What Does an NFL Wide Receiver's Career Look Like?

Sammy Watkins and company lit up the receiving world last season. Should we expect them to have long and productive careers now?

I've recently made it my personal mission to catch up on "The West Wing", the acclaimed late 1990s/early 2000s television political drama-comedy. Written by award-winning screenwriter Aaron Sorkin, this program simultaneously seems to be one of the wittiest and heaviest pieces of entertainment I've ever witnessed, deftly maneuvering between snarky quips and delicate handling of international political situations. Amazingly, the show lasted eight years and won numerous Emmy awards, despite writing and subject matter that didn't rely on cheap humor or idiot plots, at the time in television media that that became quite common.

This is the kind of thing we're hoping for, ideally, when a new wide receiver prospect enters the league: intelligent, refined in their style of play, but with some real emotional strength beneath the surface. Our dream on draft day is that they have a long run in the league, and maybe even win a few awards. But what is the likelihood that they do turn into multiple-year contributors, or perennial all-stars in the league? What does an NFL receiver's career arc look like?

Post Hoc, Ergo Propter Hoc

I will never be able to repeat this enough: the NFL is a heavy-volume passing league now, to such an insane extent that even 10 years ago passing and receiving statistics look totally unrecognizable. I’ve used this statistic before, but it bears repeating again: the league has seen an 8.5% boost in both passing play call percentage and number of passing attempts by volume in just the last 15 years alone. I can also tell you that, in 2000, there were 188 receivers who had 50 or more targets that season. In 2014, there were 224 such players. These numbers highlight the importance of valuable depth at the receiver position in this day and age; even the guys fifth or sixth on the depth chart can be useful.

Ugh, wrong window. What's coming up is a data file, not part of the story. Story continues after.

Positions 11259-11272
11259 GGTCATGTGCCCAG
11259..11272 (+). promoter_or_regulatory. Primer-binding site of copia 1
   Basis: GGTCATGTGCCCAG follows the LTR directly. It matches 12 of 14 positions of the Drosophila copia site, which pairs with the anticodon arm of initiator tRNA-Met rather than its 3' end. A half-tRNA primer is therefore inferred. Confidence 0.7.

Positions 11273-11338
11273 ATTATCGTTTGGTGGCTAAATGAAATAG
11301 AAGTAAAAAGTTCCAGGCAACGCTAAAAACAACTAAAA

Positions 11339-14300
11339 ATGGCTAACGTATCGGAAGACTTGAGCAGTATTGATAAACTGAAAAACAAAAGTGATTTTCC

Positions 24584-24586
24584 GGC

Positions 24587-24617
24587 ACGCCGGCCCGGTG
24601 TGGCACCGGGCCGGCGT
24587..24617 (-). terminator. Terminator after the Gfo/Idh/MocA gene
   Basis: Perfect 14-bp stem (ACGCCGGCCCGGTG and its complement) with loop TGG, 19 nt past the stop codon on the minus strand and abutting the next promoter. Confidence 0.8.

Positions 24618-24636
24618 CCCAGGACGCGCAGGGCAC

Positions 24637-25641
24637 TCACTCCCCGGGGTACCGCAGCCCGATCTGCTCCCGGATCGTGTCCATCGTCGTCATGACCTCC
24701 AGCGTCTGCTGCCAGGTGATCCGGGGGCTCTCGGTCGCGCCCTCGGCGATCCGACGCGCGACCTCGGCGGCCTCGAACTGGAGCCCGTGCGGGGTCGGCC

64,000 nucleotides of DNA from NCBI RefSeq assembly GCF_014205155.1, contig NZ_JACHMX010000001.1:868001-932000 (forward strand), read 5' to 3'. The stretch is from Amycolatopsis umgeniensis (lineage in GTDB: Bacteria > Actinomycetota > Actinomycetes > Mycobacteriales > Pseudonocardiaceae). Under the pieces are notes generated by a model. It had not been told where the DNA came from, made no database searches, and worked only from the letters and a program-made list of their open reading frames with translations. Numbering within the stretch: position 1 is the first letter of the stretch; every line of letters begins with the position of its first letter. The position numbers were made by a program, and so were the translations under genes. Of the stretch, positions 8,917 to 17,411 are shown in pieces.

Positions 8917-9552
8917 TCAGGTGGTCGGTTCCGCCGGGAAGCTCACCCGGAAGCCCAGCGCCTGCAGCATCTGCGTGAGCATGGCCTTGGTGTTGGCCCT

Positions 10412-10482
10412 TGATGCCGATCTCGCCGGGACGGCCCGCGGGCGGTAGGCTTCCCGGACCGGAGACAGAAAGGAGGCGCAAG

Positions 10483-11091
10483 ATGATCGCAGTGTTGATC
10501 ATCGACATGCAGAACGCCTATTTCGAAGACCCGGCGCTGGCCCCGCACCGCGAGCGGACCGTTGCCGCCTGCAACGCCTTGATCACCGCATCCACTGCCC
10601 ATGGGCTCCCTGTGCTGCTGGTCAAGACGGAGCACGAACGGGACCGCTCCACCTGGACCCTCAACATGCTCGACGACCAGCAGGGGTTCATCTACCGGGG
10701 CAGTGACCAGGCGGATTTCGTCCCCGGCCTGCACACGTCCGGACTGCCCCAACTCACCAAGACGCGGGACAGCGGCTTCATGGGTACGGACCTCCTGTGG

We still see quite a few older wide receivers (Greg Jennings, Hakeem Nicks) whose explosiveness may have waned still sitting on the sidelines in free agency. With 2014’s wide receiver class as perhaps a signpost of a new era, we can see that highly talented and explosive receivers are being asked to do more, earlier these days. Since these players are the tools with which the air-raiding offenses of the day are operating, we have to be aware of the value of these players and where it comes from. The position is split into many specialized roles these days, but we want to look at the position as a whole for now: what should our NFL teams expect from their wideouts?

“He Shall, From Time to Time…”

To map out the likely course of this position, we will use numberFire’s signature metric, Net Expected Points (NEP). NEP helps us take the numbers we see in the box score and assign them contextual value as they relate to the game on the field. By adding down-and-distance value, we can see just how much each play and each player influence the outcome of the game. For more info on NEP, check out our glossary.

For this study, I wanted to pull apart a few different factors. First, what does the course of a typical wide receiver career look like under the lens of NEP? Second, does draft round affect anything about this expected career arc?

I plotted out the Total NEP (NEP gained from both receiving and rushing) data by year of each wide receiver drafted since 2000, as well as assigning their draft round and overall pick. The table below shows our first tool: a map of average Total NEP production for each league year of a wide receiver. What do we find?

League YearTotal NEP